Sunday, February 7, 2010
Swamp Milkweed - Asclepias perennis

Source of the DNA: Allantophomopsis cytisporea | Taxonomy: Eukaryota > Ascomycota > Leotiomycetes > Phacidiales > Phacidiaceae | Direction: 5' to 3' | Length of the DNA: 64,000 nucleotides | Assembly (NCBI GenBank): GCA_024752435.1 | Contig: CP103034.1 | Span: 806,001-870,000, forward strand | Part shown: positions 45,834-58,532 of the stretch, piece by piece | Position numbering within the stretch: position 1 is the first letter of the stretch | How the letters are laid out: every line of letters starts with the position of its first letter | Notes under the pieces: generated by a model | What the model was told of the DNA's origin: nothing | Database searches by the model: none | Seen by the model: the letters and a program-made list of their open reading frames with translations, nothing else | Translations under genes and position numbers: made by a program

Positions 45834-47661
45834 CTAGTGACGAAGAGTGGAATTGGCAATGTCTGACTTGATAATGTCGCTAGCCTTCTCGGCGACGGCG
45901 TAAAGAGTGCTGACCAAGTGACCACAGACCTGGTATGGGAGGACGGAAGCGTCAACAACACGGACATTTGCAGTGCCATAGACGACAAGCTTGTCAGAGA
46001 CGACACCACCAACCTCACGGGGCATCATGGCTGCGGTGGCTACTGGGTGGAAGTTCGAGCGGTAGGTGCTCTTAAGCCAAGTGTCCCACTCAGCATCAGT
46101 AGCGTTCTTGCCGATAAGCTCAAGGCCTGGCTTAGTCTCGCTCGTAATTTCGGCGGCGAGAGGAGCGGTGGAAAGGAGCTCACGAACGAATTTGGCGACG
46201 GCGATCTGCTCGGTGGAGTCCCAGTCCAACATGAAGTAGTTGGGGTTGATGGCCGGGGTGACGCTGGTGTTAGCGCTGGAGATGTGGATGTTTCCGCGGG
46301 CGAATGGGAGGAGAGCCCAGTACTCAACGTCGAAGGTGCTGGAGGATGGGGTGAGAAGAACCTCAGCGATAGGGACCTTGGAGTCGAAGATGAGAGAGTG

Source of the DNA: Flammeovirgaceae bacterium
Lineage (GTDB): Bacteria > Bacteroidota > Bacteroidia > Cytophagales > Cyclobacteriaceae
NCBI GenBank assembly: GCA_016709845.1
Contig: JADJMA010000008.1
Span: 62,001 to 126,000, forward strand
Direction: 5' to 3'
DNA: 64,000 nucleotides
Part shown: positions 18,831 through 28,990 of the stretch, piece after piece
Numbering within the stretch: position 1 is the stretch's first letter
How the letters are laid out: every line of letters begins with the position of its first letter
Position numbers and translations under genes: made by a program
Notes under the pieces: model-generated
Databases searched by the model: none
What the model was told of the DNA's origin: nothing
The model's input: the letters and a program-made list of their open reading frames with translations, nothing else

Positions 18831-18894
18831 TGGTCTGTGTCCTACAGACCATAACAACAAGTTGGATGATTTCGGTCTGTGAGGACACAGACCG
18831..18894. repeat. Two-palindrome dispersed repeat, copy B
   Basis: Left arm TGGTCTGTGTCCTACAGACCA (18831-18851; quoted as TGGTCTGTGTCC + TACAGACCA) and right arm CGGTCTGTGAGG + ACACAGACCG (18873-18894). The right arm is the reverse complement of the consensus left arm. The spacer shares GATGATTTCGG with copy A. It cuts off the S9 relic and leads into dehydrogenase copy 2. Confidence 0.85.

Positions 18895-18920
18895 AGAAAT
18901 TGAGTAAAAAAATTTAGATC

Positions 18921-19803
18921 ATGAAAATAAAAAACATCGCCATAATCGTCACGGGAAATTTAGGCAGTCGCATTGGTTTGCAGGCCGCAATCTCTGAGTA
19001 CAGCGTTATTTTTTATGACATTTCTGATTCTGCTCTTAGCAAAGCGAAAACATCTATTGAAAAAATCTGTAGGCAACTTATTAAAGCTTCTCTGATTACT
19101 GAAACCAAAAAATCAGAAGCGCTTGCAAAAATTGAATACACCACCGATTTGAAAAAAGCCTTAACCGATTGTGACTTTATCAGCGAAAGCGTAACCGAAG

Swamp milkweed (Asclepias perennis) is the “other” swamp milkweed, but quite a different species than A. incarnata, described elsewhere in this blog. As its common name implies, swamp milkweed occurs in a variety of wetland habitats, including semi-shaded forests. It can survive lower amounts of direct sunlight than our other native species, but it will become lankier and flower less abundantly. Swamp milkweed requires good soil moisture to prosper. It has some drought tolerance and is more easily grown than swamp rose milkweed, but it will eventually disappear if not provided with plenty of water during the summer months. This is a somewhat diminutive species. At mature height in the late spring, its many stems rarely stand taller than 2 feet. Each is densely covered by lance-shaped bright green leaves approximately 2 inches in length. Swamp milkweed blooms in the summer. Although it does not produce large flower heads, each is composed of bright white flowers which are attractive. This wildflower is commonly propagated for home gardeners and is quite hardy if used in locations that stay moist to wet. For best effect, plant it in small clusters of at least three and use it near the front of the planting bed.